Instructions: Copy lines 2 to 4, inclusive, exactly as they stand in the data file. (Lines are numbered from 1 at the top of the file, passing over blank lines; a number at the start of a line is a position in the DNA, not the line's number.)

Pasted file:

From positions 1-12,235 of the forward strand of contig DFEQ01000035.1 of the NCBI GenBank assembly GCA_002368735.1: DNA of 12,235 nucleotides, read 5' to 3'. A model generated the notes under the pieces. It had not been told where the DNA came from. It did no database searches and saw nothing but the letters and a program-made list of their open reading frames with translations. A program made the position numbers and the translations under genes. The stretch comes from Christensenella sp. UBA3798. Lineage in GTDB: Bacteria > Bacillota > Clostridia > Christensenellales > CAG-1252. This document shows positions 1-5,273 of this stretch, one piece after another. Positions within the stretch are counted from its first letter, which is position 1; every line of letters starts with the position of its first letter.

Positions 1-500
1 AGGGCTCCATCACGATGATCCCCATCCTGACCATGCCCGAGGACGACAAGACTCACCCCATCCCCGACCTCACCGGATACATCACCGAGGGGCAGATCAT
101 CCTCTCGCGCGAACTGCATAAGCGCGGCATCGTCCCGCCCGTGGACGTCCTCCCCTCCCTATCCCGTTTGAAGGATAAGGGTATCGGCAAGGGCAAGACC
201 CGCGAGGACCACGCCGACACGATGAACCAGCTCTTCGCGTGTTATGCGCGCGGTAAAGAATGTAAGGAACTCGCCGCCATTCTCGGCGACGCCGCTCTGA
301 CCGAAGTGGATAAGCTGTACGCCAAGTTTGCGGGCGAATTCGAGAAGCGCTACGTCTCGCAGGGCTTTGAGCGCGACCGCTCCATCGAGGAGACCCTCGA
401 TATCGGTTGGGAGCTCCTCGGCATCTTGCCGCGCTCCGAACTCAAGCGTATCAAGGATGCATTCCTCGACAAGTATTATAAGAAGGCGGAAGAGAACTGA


Positions 1-500
1 AGGGCTCCATCACGATGATCCCCATCCTGACCATGCCCGAGGACGACAAGACTCACCCCATCCCCGACCTCACCGGATACATCACCGAGGGGCAGATCAT
101 CCTCTCGCGCGAACTGCATAAGCGCGGCATCGTCCCGCCCGTGGACGTCCTCCCCTCCCTATCCCGTTTGAAGGATAAGGGTATCGGCAAGGGCAAGACC